I’d like to start off my column by taking you time travelling with me. Back to a time when Margaret Thatcher was Prime Minister and Gordon Brown was just the Shadow Chief Secretary to the Treasury.
When mobile phones, if you had one, wouldn’t fit in your pocket and emails were still a couple of years away from transforming how we communicate.
The year is 1989 and crowds several thousand strong are at the NEC in Birmingham watching young people from all over the world working against the clock to complete set tasks. In front of you are bricklayers carefully but quickly laying brick upon brick. Nearby are plumbers at work and in the next hall you can hear the sound of the heavy machinery of the automotive competitions.
They’re taking part in the 30th WorldSkills Competition and among them is a team of young people from the UK. They are oblivious to the noise from the crowd and from the equipment and machinery of the competitions around them. Everywhere you look there is a competition taking place.
This was my first experience of WorldSkills and it was the last time the UK hosted the competition. My father had been involved with WorldSkills but even what he had told me couldn’t prepare me for the experience of being there.
It was then I caught the "WorldSkills bug". The ethos of the competition in promoting excellence in vocational skills and setting an international standard is one I firmly believe in, as I’m sure so do many of you.
Let’s move on to the future, to September this year. It’s the day of the opening ceremony for WorldSkills Calgary 2009 and Team UK are dressed up in their team uniforms with their special team enamel badges, waiting to march onto the stage. It is a long wait as the UK has to wait for 44 other countries to parade in first.
It’s the 40th WorldSkills Competition and maybe some of you are in the crowd waiting to cheer them when they march on stage. For those of you who can’t be there, you may be following the team on FENews.co.uk which is providing regular updates on Team UK.
A lot will happen over the next four days of competition until everyone gathers again for the closing ceremony and to find out who has won the coveted medals.
A lot hangs on this event. We want to improve on our medal tally of one gold, one silver and two bronzes from the last event in Japan in 2007. We also want to improve the UK’s ranking amongst the 51 member countries by getting into the top ten.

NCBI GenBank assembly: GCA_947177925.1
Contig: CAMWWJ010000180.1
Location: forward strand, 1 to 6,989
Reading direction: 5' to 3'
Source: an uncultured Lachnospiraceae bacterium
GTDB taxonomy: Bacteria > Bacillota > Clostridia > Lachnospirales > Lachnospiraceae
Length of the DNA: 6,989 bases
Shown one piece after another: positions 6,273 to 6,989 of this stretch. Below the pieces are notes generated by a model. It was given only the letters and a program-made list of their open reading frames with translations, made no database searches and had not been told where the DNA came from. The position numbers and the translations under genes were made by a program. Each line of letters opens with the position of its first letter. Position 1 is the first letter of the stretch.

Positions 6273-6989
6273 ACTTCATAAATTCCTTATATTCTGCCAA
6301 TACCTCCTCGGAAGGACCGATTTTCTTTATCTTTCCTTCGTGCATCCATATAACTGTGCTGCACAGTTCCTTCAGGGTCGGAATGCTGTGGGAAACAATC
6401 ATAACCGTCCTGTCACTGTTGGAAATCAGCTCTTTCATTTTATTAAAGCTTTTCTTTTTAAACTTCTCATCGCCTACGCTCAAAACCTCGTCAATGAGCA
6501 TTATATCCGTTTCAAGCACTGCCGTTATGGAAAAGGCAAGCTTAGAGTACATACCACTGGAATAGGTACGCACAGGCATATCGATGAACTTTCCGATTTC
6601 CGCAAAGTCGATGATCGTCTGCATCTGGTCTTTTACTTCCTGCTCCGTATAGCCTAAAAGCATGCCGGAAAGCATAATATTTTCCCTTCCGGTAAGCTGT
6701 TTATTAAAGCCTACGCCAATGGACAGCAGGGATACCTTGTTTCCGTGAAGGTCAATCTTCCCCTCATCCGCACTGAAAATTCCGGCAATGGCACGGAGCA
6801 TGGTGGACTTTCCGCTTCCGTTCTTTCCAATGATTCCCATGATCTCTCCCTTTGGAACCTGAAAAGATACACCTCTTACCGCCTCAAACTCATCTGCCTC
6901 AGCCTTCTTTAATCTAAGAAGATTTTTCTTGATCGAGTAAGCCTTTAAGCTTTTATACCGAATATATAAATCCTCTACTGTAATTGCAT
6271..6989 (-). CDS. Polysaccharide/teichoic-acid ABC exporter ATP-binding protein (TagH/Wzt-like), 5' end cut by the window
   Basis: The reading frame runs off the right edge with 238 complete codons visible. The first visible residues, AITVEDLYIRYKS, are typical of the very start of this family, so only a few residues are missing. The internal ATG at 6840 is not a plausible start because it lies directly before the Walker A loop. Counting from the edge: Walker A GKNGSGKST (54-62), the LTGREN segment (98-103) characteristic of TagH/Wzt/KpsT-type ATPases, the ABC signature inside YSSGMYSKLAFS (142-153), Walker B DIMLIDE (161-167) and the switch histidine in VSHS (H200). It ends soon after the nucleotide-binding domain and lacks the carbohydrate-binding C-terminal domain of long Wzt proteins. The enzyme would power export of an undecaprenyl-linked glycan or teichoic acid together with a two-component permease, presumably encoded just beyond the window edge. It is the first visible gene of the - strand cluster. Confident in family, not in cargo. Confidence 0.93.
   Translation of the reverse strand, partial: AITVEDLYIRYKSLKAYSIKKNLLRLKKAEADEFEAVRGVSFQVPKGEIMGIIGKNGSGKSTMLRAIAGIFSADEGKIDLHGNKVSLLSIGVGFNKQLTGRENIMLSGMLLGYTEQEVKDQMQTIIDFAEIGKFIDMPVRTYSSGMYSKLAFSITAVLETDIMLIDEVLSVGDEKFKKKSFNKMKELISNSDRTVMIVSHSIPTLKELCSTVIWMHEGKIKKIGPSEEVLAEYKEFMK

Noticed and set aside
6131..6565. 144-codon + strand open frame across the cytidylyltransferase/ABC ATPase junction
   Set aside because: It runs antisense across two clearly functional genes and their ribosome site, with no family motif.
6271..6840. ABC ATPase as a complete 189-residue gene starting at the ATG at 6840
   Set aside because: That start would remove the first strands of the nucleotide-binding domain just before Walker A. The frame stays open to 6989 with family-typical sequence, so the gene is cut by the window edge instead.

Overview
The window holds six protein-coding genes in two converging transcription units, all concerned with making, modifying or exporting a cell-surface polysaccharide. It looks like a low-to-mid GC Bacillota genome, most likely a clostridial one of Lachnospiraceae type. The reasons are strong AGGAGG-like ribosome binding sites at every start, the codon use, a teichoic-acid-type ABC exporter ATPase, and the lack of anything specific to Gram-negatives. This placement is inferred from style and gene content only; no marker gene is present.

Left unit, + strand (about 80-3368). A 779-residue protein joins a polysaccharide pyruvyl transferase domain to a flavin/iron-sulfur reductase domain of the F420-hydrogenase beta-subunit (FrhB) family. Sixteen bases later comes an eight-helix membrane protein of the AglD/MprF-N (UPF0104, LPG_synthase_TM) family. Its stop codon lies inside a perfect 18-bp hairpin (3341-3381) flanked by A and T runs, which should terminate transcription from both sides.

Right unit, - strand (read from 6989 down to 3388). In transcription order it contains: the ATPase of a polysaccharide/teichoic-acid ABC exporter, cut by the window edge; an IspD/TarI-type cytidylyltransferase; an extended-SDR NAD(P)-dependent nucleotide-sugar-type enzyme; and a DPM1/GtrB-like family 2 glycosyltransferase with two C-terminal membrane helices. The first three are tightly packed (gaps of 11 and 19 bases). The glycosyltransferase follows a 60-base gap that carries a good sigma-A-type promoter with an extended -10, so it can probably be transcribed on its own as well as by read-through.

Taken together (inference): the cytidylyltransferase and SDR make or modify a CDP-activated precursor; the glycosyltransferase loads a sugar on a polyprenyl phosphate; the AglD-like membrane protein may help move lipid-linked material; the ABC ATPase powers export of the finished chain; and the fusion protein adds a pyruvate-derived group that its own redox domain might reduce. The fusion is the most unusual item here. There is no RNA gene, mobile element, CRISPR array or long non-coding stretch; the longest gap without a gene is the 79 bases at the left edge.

All this is crucial preparation for the 41st WorldSkills competition which will be held here in the UK in a little over two and a half year’s time. WorldSkills London 2011 will be the biggest ever skills competition in terms of both the expected number of competitors and the number of countries taking part.
At WorldSkills Calgary 2009 I expect to see a well trained UK team that is prepared for the challenge ahead, both in terms of technical ability and the personal skills like problem solving and time management that can make all the difference in winning a medal or none at all.
Team UK is going to need all the training we can give them because I foresee it being a tough competition for our young skills champions.
For a start, the standard at each WorldSkills always seems to be that much higher than it was at the previous competition. We are constantly improving how we provide training to our competitors but so are the other countries that compete.
Team UK will also face a lot of attention from people here at home. This is the last team to compete before WorldSkills London 2011 and there are a lot of hopes riding on their performance.
I believe Team UK will do us proud and give us some reasons to celebrate. We certainly need some celebrations this year.
WorldSkills is crucial in a year like 2009. Like 1989, the economy is not going well and skills are taking second place to survival.
The young people who will compete in Canada will be a reminder to us all of the benefits of investing in skills even in these difficult economic times.
How we place against the rest of the world based on average team score will be a good indication of how the UK’s skills are faring against those of our global competitors.
Even with the economy in recession, I believe we cannot afford to ignore the demographic changes that are only a few years away as the baby boomer generation retires from the workforce.
As these competitors go back to their places of work after the competition ends in September, they will be quite different from the young people they were even in January this year.
The training and development they’ve received will place them months if not years ahead of their peers. The experience of competing will give them an invaluable boost in confidence. Like WorldSkills competitors before them, they will be promoted, become supervisors, start their own businesses, or move onto management.
Many of them will want to stay involved in regional and national skills competitions as judges or helpers. They want to give something back because they know how much they’ve benefited from the time and support that was given to them. They know the opportunities that taking part in WorldSkills opened up to them and they want to help the young people who follow them.
In that way they will be playing their part in passing on skills and inspiring the next generation of the UK’s skilled men and women.
Simon Bartley, chief executive of UK Skills